Trip plays a version of a con to find out where O’Reilly is—she has Mowgli call him on his cell phone, pretending to need a lawyer, panicked.  At first, O’Reilly doesn’t want to talk to Mowgli, but Mowgli manages to convey the urgency of his situation.  He accomplishes this by sheer volume—O’Reilly finally decides to talk to Mowgli simply because it’s the most expedient way of getting Mowgli off the phone.  After Mowgli babbles for ten minutes about some made-up legal situation, he manages to finagle where O’Reilly will be and elicits O’Reilly promise to meet Mowgli for ten minutes.  As she might have guessed, O’Reilly will be at his—and Andretti’s—favorite watering hole—Tosca’s.  It’s not Trip’s sort of place, but she’s willing to put up with it if it nets her what she wants—O’Reilly.  Of course, Mowgli gives O’Reilly a fake name and of course, Mowgli isn’t going to show up, but O’Reilly doesn’t know that.  Mowgli and Trip high-five after Mowgli hangs up the phone.

For the occasion, Trip is wearing the shortest white leather mini-skirt she has, a bright purple leather halter top that securely covers her tattoo, thigh-high leather boots the exact same shade as her top with three-inch heels and a long, white leather trench coat.  She also has on elbow-length gloves the same color as her boots and halter top.  It is a look that worked well for her when she was on the streets and by the admiring glances she’s garnering at Tosca’s, it’s still a look that works well.  She’s wearing the platinum wig, but has made up her face—read, her eyes—to look ‘extra-Oriental’ just for O’Reilly.  The only thing marring her look is the oversized plum-colored bag she’s toting, but it’s a necessity.  She is confident that she looks nothing like her normal self nor the other self that shadowed O’Reilly the other day into this very bar.  To prove her point, she smiles widely at Seamus who is working the bar and obviously doesn’t recognize her.

“Wow, aren’t you the vision now,” Seamus grins at her, discreetly checking her out.  “What’ll you be having to drink, darlin’?  First one on the house.”  Trip is at the end of the bar nearest the door whereas O’Reilly is at the far end, drinking what looks to be a martini with three olives.

“White Russian,” Trip says in a little-girl’s voice.  She bats her eyelashes at Seamus who is loving her performance.  The healthy dose of cleavage doesn’t hurt.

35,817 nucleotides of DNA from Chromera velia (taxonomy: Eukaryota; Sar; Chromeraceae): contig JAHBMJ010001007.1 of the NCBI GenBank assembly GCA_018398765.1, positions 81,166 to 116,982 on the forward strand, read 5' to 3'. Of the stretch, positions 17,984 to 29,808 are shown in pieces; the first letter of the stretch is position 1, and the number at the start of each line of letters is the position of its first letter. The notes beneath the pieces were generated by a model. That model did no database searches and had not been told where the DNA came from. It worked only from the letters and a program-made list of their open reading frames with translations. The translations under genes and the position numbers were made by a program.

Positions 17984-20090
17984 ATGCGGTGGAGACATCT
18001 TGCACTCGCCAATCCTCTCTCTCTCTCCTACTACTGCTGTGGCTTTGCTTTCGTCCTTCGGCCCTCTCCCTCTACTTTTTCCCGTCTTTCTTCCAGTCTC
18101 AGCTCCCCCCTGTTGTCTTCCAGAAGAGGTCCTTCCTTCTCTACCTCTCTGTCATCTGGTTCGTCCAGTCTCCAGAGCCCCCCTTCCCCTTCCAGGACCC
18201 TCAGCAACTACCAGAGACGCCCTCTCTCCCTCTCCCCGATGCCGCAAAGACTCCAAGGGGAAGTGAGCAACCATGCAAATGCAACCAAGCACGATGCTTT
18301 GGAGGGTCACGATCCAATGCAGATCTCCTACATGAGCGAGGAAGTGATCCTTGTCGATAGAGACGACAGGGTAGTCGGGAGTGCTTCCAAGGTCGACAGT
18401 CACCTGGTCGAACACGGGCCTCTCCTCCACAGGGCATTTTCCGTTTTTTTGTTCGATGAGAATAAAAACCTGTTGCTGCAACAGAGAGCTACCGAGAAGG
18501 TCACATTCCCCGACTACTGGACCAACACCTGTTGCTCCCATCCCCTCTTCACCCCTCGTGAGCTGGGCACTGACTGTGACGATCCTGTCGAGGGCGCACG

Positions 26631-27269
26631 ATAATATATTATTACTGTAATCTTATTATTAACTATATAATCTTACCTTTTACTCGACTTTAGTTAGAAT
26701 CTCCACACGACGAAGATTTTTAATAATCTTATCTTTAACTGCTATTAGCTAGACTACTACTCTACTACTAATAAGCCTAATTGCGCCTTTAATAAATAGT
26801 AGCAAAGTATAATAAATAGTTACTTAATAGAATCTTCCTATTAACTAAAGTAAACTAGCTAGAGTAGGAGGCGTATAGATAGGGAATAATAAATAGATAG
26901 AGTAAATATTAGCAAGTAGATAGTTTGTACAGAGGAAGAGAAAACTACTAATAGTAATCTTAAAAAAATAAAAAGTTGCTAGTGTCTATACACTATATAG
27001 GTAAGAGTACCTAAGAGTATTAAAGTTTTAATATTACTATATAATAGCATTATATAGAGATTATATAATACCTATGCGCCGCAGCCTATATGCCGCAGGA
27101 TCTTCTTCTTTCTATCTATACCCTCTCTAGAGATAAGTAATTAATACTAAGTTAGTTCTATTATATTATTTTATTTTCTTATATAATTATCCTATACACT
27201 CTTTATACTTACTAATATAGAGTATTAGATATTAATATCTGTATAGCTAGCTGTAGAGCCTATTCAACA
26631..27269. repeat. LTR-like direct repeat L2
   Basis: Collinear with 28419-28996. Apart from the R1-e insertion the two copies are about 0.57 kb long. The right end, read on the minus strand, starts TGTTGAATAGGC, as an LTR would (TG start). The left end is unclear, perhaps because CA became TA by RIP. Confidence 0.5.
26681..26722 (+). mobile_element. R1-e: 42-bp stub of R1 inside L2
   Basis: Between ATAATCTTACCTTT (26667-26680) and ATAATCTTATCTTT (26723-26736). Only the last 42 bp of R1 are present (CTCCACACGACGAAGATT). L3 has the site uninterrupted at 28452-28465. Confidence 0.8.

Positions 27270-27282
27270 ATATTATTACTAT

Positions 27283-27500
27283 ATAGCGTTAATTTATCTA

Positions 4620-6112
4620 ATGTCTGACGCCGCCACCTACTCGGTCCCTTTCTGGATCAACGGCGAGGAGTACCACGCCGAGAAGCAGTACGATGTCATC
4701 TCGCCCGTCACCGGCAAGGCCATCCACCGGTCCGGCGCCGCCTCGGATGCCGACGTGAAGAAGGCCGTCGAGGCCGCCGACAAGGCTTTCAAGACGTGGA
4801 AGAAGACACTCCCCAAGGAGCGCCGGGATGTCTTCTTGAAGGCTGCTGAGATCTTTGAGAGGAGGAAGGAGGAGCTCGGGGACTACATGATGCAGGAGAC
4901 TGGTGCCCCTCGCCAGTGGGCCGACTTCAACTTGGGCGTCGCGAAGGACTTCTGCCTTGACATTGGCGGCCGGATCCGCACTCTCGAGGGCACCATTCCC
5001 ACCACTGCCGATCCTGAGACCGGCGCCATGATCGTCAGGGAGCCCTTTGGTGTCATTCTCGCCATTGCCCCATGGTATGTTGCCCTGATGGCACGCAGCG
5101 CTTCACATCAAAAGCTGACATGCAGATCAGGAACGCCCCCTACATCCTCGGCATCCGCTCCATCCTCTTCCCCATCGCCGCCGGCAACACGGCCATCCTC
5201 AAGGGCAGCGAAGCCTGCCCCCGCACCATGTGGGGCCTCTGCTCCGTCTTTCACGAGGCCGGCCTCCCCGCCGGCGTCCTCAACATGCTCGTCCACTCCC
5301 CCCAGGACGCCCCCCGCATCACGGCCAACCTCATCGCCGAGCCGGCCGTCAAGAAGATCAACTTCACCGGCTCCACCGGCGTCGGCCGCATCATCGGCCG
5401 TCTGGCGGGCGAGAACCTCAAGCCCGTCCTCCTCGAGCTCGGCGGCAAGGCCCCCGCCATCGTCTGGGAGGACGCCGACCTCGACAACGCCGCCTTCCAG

“Aw, darlin’, you don’t be wanting that,” Seamus cajoles her.  “How about a Irish coffee?  It’s what we’re famous for, you know.  And I, being Irish, make it the best of anyone.”

“Why not?”  Trip coos, tilting her head to the side.

“What’s a girl like you doing by your lonesome?  I’d think the boys would be busting down your door.”  Even though there are Irish coffees lined up on the bar, Seamus ignores them to make one fresh. He places it in front of Trip with a flourish.

“Sometimes, a girl just wants to be alone, you know?”  Trip says, sipping daintily from the Irish coffee.  “I love boys, don’t get me wrong, but it’s nice just to be.”

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Trip on This: Chapter Fourteen

Chapter Fourteen

They have it—the evidence needed to nail the mayor.  Sam Davies—the fucking hypocrite and so much more.  First, there’s Blanche’s final note written a few days before she died.  She finally uses his name instead of calling him ‘sweetie’, which, of course is not proof in and of itself.  She writes how if they have this letter, then she really is dead, and her lover, Davies, is the instigator behind it.  She implores the reader to ‘do the right thing’ and make sure that he’s stopped.  It seems that Blanche had an attack of conscience as she prepared to meet her maker.  The last sentences are smudged, most likely by her tears.

 

He is a monster.  I didnt want to believe it, but now I finally do. 

 

Trip and Mowgli fortify themselves before viewing the DVDs.  They know that this is the end of the line, which means that whatever they are about to see will most likely be even worse than the photos.  The sleeves are labeled ‘Wild Nights’ and are dated, ranging over the past five years.  Chances are she stole a selection of DVDs which—hopefully—indict everyone involved.  Trip and Mowgli sit and stare at the discs dumped on Trip’s bed for perhaps five minutes or longer.  Neither wants to actually play one of the damn things, but they know they are only prolonging the inevitable.  They pop the first one in and prepare to be disgusted.  Initially, it appears as a scene from some frat party with a shot of ‘the boys’ getting ready to go out on the town.  O’Reilly and Peters are starring in this one.